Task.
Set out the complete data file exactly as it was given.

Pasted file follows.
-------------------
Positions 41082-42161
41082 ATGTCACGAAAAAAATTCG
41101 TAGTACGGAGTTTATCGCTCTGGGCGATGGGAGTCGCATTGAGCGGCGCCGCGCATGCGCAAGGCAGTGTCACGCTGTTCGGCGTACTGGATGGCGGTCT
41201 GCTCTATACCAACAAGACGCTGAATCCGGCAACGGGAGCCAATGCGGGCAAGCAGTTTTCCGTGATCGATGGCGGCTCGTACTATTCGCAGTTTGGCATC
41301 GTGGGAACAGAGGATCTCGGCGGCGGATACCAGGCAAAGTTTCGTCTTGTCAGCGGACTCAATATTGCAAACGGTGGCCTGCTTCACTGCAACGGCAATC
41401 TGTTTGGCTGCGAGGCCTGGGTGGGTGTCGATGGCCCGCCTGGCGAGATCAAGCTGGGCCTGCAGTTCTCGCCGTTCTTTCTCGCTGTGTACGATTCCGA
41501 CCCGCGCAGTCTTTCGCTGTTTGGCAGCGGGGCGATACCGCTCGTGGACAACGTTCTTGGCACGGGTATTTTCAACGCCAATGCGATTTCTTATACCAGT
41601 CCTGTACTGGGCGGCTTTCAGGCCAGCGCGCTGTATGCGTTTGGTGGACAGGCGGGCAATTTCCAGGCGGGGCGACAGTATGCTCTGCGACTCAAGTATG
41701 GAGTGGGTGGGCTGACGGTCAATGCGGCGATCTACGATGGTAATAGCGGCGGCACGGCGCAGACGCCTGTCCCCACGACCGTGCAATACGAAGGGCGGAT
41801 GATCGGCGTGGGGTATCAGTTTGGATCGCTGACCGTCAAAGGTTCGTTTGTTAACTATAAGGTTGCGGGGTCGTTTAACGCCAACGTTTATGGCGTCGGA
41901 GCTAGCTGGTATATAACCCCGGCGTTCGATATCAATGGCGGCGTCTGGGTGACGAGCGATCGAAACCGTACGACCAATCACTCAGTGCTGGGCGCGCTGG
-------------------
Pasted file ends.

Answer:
Positions 41082-42161
41082 ATGTCACGAAAAAAATTCG
41101 TAGTACGGAGTTTATCGCTCTGGGCGATGGGAGTCGCATTGAGCGGCGCCGCGCATGCGCAAGGCAGTGTCACGCTGTTCGGCGTACTGGATGGCGGTCT
41201 GCTCTATACCAACAAGACGCTGAATCCGGCAACGGGAGCCAATGCGGGCAAGCAGTTTTCCGTGATCGATGGCGGCTCGTACTATTCGCAGTTTGGCATC
41301 GTGGGAACAGAGGATCTCGGCGGCGGATACCAGGCAAAGTTTCGTCTTGTCAGCGGACTCAATATTGCAAACGGTGGCCTGCTTCACTGCAACGGCAATC
41401 TGTTTGGCTGCGAGGCCTGGGTGGGTGTCGATGGCCCGCCTGGCGAGATCAAGCTGGGCCTGCAGTTCTCGCCGTTCTTTCTCGCTGTGTACGATTCCGA
41501 CCCGCGCAGTCTTTCGCTGTTTGGCAGCGGGGCGATACCGCTCGTGGACAACGTTCTTGGCACGGGTATTTTCAACGCCAATGCGATTTCTTATACCAGT
41601 CCTGTACTGGGCGGCTTTCAGGCCAGCGCGCTGTATGCGTTTGGTGGACAGGCGGGCAATTTCCAGGCGGGGCGACAGTATGCTCTGCGACTCAAGTATG
41701 GAGTGGGTGGGCTGACGGTCAATGCGGCGATCTACGATGGTAATAGCGGCGGCACGGCGCAGACGCCTGTCCCCACGACCGTGCAATACGAAGGGCGGAT
41801 GATCGGCGTGGGGTATCAGTTTGGATCGCTGACCGTCAAAGGTTCGTTTGTTAACTATAAGGTTGCGGGGTCGTTTAACGCCAACGTTTATGGCGTCGGA
41901 GCTAGCTGGTATATAACCCCGGCGTTCGATATCAATGGCGGCGTCTGGGTGACGAGCGATCGAAACCGTACGACCAATCACTCAGTGCTGGGCGCGCTGG